How outside pressure changed NC bathroom bill (HB2)

As of this morning, North Carolina House Republicans and the newly elected Democratic governor managed to eek out a compromise to the vastly unpopular “bathroom bill” (HB2) enacted one year ago.

This bill, which was passed  to stop local municipalities (specifically Charlotte’s city council) from creating anti-discrimination laws for lesbian, gay, bisexual and transgender people, and legislates that in government buildings, individuals may only use restrooms and changing facilities that correspond to the sex on their birth certificates – was softened. The replacement legislation appears to anger both sides. For me, that’s progress.

When two sides are far apart on an issue and feel very strongly about it, there is very little room in between. Opponents of HB2 had little realistic recourse. The Republicans have a super majority in the house and a regular majority in the Senate. The Democratic governor beat the incumbent last November by a slim margin of less than 10,000 votes. According to the Charlotte Observer:

The compromise repealed HB2, re-set bathroom access to pre-HB2 standards and also included a moratorium preventing local governments from passing their own non-discrimination ordinances through at least 2020.

This maintains the 2015 status quo and pushes the issue forward to the next election. So why the urgency? And if one party has a veto-proof majority, then why are they negotiating to roll it back at all?

Outside pressure from non-political agents, that’s why.

The Timeline:

 Businesses: Soon after HB2 was enacted in 2016, large corporations started pulling out of the state, or announcing that they were no longer moving into the state. Politifact estimates the NC economy shrank after HB2 by hundreds of millions in 2016, and a partisan analysis estimated the cost would be $3 billion. So pressure from business world on NC legislature was not insignificant, even if it is difficult to measure accurately.

 Governor: Outside business pressure created enough of a perception that NC’s economy was suffering that the governor lost to a Democrat. The rest of the seats in the house and senate are largely noncompetitive, due to NC’s rampant gerrymandering problems.

But why today?

 NCAA: All week the NCAA (college basketball) has been stating it will not consider NC eligible to host any events for the next 6 years unless HB2 changes. They didn’t stipulate that it be repealed outright, but rather that it be at least amended. The deadline for that change was today. The governor and the house republicans reached a compromise last last night.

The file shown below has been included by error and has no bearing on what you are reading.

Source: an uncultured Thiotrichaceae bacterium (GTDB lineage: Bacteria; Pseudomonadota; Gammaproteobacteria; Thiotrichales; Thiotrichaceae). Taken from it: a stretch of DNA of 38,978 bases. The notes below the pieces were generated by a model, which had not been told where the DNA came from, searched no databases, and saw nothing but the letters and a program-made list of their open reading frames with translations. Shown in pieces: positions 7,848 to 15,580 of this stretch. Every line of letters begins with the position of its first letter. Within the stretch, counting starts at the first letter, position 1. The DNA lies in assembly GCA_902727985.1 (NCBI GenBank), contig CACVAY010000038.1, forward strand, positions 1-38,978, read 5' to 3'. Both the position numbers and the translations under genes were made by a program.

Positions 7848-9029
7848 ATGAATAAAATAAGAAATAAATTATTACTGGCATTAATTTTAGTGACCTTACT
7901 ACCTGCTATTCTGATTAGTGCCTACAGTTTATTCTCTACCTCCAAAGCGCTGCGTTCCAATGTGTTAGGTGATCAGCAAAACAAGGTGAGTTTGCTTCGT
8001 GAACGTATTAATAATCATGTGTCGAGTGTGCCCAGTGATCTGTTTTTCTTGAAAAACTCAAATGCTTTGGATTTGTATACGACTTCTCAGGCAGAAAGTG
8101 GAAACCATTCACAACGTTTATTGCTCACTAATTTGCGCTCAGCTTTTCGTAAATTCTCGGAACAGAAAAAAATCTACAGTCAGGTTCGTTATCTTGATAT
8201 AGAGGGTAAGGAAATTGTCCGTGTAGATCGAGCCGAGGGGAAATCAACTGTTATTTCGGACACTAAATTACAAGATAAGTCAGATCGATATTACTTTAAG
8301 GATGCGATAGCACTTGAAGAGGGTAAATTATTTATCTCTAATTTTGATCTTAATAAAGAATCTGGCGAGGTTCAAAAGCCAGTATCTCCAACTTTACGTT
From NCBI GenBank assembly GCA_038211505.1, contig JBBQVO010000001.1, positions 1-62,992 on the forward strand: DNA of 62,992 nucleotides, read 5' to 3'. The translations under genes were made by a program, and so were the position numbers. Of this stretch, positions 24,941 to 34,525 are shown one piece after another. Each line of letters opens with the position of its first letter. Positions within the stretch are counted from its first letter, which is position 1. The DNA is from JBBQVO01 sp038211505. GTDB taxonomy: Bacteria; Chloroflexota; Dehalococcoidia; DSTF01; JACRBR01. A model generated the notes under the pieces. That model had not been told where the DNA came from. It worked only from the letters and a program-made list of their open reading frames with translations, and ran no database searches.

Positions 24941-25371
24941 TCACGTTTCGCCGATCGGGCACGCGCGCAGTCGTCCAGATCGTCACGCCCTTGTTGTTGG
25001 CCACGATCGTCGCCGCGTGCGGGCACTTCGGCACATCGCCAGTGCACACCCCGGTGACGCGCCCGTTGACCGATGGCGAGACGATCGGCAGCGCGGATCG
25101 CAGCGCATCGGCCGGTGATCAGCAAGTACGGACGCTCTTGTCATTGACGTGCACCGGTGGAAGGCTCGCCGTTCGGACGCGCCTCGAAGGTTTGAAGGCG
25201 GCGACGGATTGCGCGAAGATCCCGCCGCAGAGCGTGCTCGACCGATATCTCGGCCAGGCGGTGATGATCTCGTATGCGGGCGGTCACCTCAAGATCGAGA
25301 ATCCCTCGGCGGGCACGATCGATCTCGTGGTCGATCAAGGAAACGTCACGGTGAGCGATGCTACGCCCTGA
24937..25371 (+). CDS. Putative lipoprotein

North Carolina is obsessed with basketball – especially college basketball. This more than anything played a role in forging some compromise. The citizens of this state (including Republicans) were outraged at being excluded from their “religion” of sorts. And while much of that ire was directed at the NCAA for meddling in politics, some of that was also focused on their legislature for not working on some compromise.

So they came up with something. It’s not progress for Liberals, nor it is a regress. It’s a reset in order to attract the lost business revenue and sports events. Charlotte lost it’s right to host sports events this year as a result of HB2, and that high profile consequence of passing nationally unpopular legislation was starting to put cracks in the solid Republican control of the state.

What it means

This is a lesson for all agents of social change. Even if your side has no chance of changing leaders because of the unfairness of the election process, you still have economic power. On a national level that economic power resides in trade policy that other countries hold with the USA. Loss of wealth does threaten an oligarchy, no matter how conservative their views may be.

This was not an outright win for the left – but merely an example of a compromise where the political party in power was holding all the cards. It was really a “power” vs. “money” kind of negotiation, given the conservative super majority.

Consider this: had the governor also been republican, would they have done this? Maybe. But there the NCAA would have been at the table instead, and the compromise would have given up less. Rolling things back will obviously open the door for more bad bills that are veto-proof, and maybe this is all a charade.  But I tend to think that NCAA will easily revoke what they bestowed in that case too. The difference is that now everyone knows that the conservatives are susceptible to economic pressure. So more economic pressure will be applied.
I offer more lessons on social change in my book:

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